Usefulness of Search Results
Combining the completeness and the ease of use discussed above, Words by Whitaker’s Online Latin Dictionary offers students of Latin useful results for word searches. For example, if you look up “amatus sint," the third-person plural pluperfect passive subjunctive mood form of the verb "amo," Words by Whitaker returns the following:
amat.us VPAR 1 1 NOM S M PERF PASSIVE PPL
amo, amare, amavi, amatus V (1st) [XXXAO]
love, like; fall in love with; be fond of; have a tendency to;
amat.us ADJ 1 1 NOM S M POS
amatus, amata, amatum ADJ [XXXEO] uncommon
s.int V 5 1 PRES ACTIVE SUB 3 P
sum, esse, fui, futurus V [XXXAX]
be; exist; (also used to form verb perfect passive tenses) with NOM PERF PPL
Notice that the first line tells us that “amatus" is a nominative singular masculine perfect passive participle. The second line tells us the principal parts of “amo," that the word is a verb, and that it belongs to the first conjugation. Several other attributes of the verb are also given in the next few lines including the definition of the word and some other forms the verb can take.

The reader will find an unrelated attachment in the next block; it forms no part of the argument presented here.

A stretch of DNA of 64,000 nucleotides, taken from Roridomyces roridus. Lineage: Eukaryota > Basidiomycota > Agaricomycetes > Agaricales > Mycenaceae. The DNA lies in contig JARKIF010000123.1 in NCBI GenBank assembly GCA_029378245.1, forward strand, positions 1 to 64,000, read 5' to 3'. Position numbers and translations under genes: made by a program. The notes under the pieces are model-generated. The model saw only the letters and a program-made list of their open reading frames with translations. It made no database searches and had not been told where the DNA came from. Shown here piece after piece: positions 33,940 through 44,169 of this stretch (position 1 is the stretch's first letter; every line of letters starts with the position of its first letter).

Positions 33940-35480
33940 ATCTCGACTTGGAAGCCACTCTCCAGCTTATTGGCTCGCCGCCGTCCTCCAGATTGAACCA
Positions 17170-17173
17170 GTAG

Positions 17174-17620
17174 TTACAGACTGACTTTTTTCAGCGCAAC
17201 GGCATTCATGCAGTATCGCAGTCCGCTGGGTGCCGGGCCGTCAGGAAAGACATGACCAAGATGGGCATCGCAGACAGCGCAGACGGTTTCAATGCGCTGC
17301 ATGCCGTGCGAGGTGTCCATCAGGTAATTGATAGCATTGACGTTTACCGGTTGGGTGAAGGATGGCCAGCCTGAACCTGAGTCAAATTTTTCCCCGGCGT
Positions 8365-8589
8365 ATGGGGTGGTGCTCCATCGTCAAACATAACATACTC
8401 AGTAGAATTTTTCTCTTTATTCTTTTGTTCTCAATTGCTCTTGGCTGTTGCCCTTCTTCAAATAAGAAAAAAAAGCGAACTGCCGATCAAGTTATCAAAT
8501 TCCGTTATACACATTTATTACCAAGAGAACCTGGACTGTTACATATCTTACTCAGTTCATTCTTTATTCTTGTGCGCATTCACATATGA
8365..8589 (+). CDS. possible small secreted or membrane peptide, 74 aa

The next set of information tells us that “sint" is the third-person plural present active voice subjective form of the word “sum." Possible definitions of the word are also given. Notice, however, that the verb phrase “amatus sint" is not directly translated by the dictionary. Words by Whitaker breaks the verb phrase down into its component words and treats them separately.
This is one limitation of the dictionary and is likely a limitation of all dictionaries. Granted the dictionary is not an online Latin to English translator. However, beginning Latin students, the group of Latin students for whom the dictionary was created, may find that Words by Whitaker is comprehensive but a bit too technical. However, simpler verb constructions such as those outside of the perfect system are still easy for beginning Latin students.